Four years ago, archaeologists surveying a future construction site near the Via Flaminia road just north of Rome discovered the remains of a monumental tomb. Latin inscriptions on marble identified the mausoleum as that of Marcus Nonius Macrinus, a Roman general from the 2nd century A.D. whose military successes against the Germanic tribes and role as adviser and battle companion of emperor Marcus Aurelius helped inspire the Maximus character in Ridley Scott’s Gladiator. Of course the Gladiator connection made the biggest PR splash at the time, but even setting that aside the discovery was enormously significant.
Archaeologists had every expectation of finding something because the ancient sources suggested the site would intersect with the ancient Roman version of the Via Flaminia, a major road first built by censor Gaius Flaminius around 220 B.C. which heads north from Rome through the Apennines ending at Rimini on the Adriatic coast. The road was used continuously by friend and foe from the time of its construction under the Roman Republic through World War II. Several major battles were fought along its path.
The discovery of so grand a tomb, however, with large, exquisitely carved architectural elements still in good condition, was not expected. Many important marble remains were quarried in post-Roman times for reuse in other buildings or crushed to make lime. What saved this mausoleum was also what destroyed it: a Tiber flood. The banks of the Tiber are a few tens of yards away. At some point after the tomb’s construction, the river burst its banks and tore the structure down. Safely buried in warm Tiber mud, the architectural components of the tomb remained exactly as the river left them, undisturbed for centuries.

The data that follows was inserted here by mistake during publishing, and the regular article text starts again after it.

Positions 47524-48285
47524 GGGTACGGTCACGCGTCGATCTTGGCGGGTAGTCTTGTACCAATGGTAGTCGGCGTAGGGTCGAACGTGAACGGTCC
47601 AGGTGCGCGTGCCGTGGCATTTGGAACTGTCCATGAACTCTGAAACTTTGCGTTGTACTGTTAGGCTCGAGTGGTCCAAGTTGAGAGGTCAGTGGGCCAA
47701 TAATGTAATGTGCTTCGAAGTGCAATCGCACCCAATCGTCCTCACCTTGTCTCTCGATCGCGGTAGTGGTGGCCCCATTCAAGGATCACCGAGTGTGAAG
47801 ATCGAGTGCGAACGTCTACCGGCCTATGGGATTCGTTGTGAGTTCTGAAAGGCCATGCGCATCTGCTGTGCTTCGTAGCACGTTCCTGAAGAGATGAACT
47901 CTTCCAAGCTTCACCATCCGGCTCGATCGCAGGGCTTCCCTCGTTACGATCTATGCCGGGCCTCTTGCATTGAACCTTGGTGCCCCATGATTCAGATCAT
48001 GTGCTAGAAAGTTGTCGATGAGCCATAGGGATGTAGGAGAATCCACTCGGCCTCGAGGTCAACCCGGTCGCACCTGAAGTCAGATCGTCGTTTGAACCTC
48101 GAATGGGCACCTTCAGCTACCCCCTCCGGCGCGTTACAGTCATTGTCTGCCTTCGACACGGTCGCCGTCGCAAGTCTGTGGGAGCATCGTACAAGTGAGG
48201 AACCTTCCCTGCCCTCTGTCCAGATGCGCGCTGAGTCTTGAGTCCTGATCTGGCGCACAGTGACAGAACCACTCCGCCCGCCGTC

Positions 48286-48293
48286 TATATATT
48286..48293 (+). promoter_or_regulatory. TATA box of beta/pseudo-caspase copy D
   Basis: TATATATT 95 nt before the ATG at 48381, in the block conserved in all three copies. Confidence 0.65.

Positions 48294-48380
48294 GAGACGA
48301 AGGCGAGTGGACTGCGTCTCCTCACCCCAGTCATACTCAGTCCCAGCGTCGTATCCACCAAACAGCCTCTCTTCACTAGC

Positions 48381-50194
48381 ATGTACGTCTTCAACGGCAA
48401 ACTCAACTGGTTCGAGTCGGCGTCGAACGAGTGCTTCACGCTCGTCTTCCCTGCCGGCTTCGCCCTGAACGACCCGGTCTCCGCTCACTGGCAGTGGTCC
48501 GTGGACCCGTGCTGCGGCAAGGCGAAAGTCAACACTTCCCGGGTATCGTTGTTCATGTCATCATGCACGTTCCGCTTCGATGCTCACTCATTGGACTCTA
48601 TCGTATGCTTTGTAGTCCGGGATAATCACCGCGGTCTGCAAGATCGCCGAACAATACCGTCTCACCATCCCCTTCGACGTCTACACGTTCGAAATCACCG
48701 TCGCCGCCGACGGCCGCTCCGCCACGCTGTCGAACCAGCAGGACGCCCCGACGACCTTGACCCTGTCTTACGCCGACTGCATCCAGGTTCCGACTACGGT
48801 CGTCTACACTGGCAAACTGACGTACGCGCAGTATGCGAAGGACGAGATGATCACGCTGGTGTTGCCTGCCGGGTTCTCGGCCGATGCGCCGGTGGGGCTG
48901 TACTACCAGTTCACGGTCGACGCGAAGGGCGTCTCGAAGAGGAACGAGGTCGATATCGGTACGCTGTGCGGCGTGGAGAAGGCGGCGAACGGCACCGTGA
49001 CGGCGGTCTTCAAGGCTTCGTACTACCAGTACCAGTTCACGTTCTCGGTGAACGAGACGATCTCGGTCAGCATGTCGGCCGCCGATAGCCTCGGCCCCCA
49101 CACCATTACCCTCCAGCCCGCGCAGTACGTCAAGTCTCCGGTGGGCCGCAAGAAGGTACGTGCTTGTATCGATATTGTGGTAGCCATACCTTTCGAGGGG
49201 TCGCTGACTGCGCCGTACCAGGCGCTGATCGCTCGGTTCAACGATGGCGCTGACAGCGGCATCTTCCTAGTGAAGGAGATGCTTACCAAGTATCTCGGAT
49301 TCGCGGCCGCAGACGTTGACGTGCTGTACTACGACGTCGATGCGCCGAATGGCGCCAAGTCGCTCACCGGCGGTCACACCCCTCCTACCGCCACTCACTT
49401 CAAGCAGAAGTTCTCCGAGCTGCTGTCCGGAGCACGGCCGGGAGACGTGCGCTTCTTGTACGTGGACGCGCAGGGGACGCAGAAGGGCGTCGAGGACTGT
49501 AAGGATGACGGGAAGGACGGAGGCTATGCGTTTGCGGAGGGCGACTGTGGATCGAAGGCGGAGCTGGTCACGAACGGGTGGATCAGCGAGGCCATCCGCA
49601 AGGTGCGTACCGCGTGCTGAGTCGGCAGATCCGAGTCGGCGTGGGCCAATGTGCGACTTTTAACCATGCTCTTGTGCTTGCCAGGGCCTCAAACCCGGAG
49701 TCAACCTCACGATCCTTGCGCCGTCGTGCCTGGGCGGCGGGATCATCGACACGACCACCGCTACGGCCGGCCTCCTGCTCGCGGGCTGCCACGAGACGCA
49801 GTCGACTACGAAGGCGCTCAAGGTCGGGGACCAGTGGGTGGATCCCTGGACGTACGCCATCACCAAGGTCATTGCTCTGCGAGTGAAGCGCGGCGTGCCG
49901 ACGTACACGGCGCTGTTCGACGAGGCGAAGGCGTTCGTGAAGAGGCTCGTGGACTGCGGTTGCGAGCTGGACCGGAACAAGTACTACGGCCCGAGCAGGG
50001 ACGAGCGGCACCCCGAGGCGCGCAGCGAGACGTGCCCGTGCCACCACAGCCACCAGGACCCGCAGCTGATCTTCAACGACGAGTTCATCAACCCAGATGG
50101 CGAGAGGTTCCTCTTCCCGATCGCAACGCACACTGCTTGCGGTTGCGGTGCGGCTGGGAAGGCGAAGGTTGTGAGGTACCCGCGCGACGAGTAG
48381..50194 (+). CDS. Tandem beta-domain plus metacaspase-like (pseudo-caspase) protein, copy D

The good condition and copious quantity of remains dangled the exciting prospect before the regional ministry of archaeology that the tomb could be reconstructed. The foundations of the structure were still in place, so it would be a matter of reassembling the columns, friezes, lintels, tympana and arches toppled by the flood. A heroic nude statue found along with some marble blocks during Tiber embankment work in 1956 in the same area as the tomb might also have been part of the mausoleum, perhaps even representing General Marcus Nonius Macrinus himself.
What we know of Macrinus comes almost entirely from epigraphic evidence, including a number of inscriptions found in Brescia, Macrinus’ birthplace and the hometown of the prominent Nonius family. Macrinus climbed the cursus honorum, the traditional ladder of senatorial politics, starting at a bracingly young age. Antoninus Pius was emperor when he began. He was a senator by the age of around 25 in 138 A.D. and consul 16 years later in 154 A.D. Marcus Aurelius succeeded Pius after his death in 161 A.D. and at the end of that decade fought with Macrinus against the Quadi and Marcomanni who had invaded Italy, the first Germanic tribes to do so since Gaius Marius soundly spanked the Cimbri at the Battle of Vercellae in 101 B.C.
One inscription from the base of a statue found in the agora of Ephesus, Greece, covers almost Macrinus’ entire career: